MEXICO CITY, Aug 27 (Reuters) - Twelve Mexican federal police have been detained in an investigation of how two U.S. Embassy employees were wounded after being caught up in a police chase on the outskirts of the capital, authorities said on Monday.

Attorney General Marisela Morales said a judge had ordered the officers remain in custody for 40 days. They have not been charged with any offense in Friday's incident but she said prosecutors were looking into possible abuse of authority.

"We are not ruling out any kind of wrongdoing or any line of investigation," Morales told reporters. "We are asking for them to be detained so that we have the time necessary to conduct an exhaustive investigation."

Officials said on Friday police fired on the embassy workers' vehicle, which had diplomatic license plates, after the driver veered out of the way when he saw the officers' weapons.

The latest incident took place on a highway on the southern outskirts of Mexico City close to the city of Cuernavaca, which has been ravaged by criminal gangs during the government's conflict with drug cartels.

Roadside shootings have been a feature of the violence linked to drug gangs that has overshadowed President Felipe Calderon's six years in office. Gangs have been known to set up fake military checkpoints to ambush rivals.

Last year, two U.S. Immigration and Customs Enforcement agents were shot by hitmen on a major Mexican highway. One of the agents died.

There have been more than 55,000 drug related killings, including those of 3,000 police officers, in Mexico since Calderon took office in late 2006.

Earlier this month, all 348 federal police officers at Mexico's international airport were replaced after police there shot dead three fellow officers in an alleged drug related killing. Three officers have been charged. (Reporting by Lizbeth Diaz; Writing by Krista Hughes; Editing by Bill Trott)

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  • A Navy Marine stands behind tape marking the perimeter around an armored U.S. Embassy vehicle, not in the picture, after it was attacked by unknown assailants on the highway leading to the city of Cuernavaca, near Tres Marias, Mexico, on Friday, Aug. 24, 2012. (AP Photo/Alexandre Meneghini)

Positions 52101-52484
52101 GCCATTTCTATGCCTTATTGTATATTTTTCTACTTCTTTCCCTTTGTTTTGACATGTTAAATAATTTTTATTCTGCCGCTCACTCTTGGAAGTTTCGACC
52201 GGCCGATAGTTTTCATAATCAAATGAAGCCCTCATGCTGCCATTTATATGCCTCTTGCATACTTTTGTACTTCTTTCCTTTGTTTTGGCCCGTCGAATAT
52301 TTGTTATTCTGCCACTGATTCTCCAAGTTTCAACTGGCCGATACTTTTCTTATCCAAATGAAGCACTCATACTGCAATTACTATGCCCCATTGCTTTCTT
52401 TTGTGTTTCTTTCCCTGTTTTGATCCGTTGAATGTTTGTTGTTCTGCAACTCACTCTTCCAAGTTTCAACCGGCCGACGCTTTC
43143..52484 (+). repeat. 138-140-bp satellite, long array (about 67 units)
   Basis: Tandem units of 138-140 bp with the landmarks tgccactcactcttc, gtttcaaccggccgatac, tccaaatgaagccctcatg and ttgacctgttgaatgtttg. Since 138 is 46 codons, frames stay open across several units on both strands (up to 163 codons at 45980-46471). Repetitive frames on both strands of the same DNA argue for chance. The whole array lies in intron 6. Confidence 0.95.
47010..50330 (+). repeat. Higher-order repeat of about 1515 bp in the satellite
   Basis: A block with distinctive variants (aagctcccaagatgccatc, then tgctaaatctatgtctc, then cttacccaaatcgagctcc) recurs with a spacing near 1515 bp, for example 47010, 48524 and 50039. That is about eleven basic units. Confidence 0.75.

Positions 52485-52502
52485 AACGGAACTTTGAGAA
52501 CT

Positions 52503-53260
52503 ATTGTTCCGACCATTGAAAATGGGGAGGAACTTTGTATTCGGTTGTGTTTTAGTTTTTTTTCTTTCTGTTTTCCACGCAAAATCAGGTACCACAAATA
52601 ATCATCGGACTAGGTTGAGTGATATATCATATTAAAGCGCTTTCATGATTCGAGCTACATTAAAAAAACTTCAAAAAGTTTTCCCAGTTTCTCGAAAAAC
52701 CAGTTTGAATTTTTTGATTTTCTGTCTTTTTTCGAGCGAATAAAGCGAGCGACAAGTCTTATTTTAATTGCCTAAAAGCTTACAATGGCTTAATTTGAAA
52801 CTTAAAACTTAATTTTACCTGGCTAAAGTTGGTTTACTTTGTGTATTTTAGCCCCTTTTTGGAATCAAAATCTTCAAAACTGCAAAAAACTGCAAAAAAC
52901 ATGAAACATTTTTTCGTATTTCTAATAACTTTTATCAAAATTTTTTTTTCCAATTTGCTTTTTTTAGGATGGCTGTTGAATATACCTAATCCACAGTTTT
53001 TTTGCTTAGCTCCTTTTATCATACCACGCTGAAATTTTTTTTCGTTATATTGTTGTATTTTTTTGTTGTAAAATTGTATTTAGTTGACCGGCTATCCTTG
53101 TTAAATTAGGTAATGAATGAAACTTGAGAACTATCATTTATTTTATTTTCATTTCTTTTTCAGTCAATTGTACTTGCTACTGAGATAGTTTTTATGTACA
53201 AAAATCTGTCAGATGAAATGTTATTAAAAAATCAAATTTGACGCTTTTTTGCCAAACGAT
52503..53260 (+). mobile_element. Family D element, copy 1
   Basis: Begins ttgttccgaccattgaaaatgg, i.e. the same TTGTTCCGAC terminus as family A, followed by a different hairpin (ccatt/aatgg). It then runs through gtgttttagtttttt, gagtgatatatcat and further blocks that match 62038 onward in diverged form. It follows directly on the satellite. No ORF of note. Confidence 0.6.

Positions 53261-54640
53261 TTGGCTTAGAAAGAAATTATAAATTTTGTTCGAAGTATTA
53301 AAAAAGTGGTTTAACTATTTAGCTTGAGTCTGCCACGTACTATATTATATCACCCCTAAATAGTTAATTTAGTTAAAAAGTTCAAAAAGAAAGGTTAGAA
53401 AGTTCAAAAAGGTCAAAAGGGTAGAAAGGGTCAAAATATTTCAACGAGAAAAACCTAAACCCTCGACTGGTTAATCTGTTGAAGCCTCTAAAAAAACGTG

• An armored U.S. Embassy vehicle attacked by unknown assailants on the highway leading to the city of Cuernavaca, is checked by security personal near Tres Marias, Mexico, on Friday, Aug. 24, 2012. (AP Photo/Alexandre Meneghini)

  • Two U.S. government employees were shot and wounded in an attack on their vehicle south of Mexico City, on Friday, Aug. 24, 2012, a law enforcement official said. (AP Photo/Alexandre Meneghini)

  • Military stand guard over an armored U.S. Embassy vehicle attacked by unknown assailants on the highway leading to the city of Cuernavaca, near Tres Marias, Mexico, on Friday, Aug. 24, 2012. (AP Photo/Alexandre Meneghini)

  • Security personal search for evidence near an armored U.S. Embassy vehicle after it was attacked by unknown assailants on the highway leading to the city of Cuernavaca, near Tres Marias, Mexico, on Friday, Aug. 24, 2012. (AP Photo/Alexandre Meneghini)

  • An armored U.S. Embassy vehicle is seen riddled with bullets, most concentrated around the passenger-side window, after it was attacked by unknown assailants on the highway leading to the city of Cuernavaca, near Tres Marias, Mexico, on Friday, Aug. 24, 2012. (AP Photo/Alexandre Meneghini)

  • A Navy truck blocks the road near the site where an armored U.S. embassy vehicle, not in the picture, was attacked by unknown assailants on the highway leading to the city of Cuernavaca, near Tres Marias, Mexico, on Friday, Aug. 24, 2012. (AP Photo/Alexandre Meneghini)